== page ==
What’s more, I gained new insights into why students — as individuals and as groups — were struggling with the concepts that we were studying in class. Before adopting responders, I thought I knew the reasons behind the common misconceptions that my students held towards the topics we were studying. After adopting responders, I became more systematic about asking my kids what it was that they didn’t quite get — after all, we had daily evidence to look at together — and I was often surprised by what I’d learned.
Use web-based products like Poll Everywhere.
Now don’t get me wrong: Promethean’s ActiVote responders did me right! They were a durable tool that stood up to the demands of my middle grades students. They also came packaged with a great software program that automated the recording and reporting of results — something no three-ring binder could ever do — and allowed me to manipulate data easily. They’re a great tool, but they’re also a great tool that costs well over $1,000 per classroom to implement and — like any piece of hardware — they’re a great tool that will one day be outdated.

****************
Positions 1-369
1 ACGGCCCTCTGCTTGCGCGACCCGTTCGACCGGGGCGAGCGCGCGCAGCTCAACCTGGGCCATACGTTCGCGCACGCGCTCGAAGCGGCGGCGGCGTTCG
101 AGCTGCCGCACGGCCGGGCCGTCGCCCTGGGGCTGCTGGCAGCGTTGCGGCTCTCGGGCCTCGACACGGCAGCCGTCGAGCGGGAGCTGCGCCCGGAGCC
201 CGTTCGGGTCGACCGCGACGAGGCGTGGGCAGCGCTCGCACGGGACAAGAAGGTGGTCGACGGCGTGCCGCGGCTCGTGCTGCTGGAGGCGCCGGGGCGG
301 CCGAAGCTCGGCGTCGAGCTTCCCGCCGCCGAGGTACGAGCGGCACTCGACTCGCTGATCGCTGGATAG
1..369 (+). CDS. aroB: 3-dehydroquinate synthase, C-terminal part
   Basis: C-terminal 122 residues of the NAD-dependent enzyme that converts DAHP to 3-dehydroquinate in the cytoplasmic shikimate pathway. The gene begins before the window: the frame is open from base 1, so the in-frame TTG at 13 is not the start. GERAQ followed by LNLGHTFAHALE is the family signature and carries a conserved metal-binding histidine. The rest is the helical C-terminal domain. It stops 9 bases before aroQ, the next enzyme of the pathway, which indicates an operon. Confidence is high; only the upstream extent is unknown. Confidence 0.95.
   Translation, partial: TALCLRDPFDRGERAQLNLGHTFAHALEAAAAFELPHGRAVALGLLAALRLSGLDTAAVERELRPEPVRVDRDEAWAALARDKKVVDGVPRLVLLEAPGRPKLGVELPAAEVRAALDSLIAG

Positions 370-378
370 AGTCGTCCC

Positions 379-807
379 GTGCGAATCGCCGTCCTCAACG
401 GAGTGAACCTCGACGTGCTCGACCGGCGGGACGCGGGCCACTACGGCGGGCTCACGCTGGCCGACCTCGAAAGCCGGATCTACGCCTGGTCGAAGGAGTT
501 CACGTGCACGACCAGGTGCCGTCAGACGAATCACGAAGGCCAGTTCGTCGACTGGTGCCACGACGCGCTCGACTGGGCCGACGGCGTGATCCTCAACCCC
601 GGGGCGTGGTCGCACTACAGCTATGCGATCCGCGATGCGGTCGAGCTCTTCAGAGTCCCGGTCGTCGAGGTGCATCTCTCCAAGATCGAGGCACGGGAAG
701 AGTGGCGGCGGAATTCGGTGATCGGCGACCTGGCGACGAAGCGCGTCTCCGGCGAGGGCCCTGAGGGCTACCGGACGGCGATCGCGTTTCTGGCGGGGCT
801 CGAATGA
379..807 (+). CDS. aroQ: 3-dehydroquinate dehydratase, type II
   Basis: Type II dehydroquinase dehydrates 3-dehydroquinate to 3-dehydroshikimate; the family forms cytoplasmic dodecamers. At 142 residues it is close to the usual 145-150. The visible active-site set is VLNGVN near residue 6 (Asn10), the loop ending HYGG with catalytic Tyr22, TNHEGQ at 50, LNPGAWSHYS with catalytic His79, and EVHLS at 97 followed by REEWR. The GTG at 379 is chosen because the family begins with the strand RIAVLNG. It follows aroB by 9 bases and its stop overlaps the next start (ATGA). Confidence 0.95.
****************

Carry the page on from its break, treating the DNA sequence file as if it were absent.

Which is why I typically like to recommend that schools and districts look into purchasing subscriptions to web-based polling products like Poll Everywhere. Generally offering the same features as student response systems that require hardware purchases — reporting at the individual and class level, automatic generation of charts and graphs, ability to download spreadsheets that can be manipulated — web-based polling products accept responses from students in two ways: Through the Internet (perfect for schools where classrooms have access to multiple computers) or through text-message responses (perfect in middle and high schools where many students generally have cell phones and text-messaging plans already).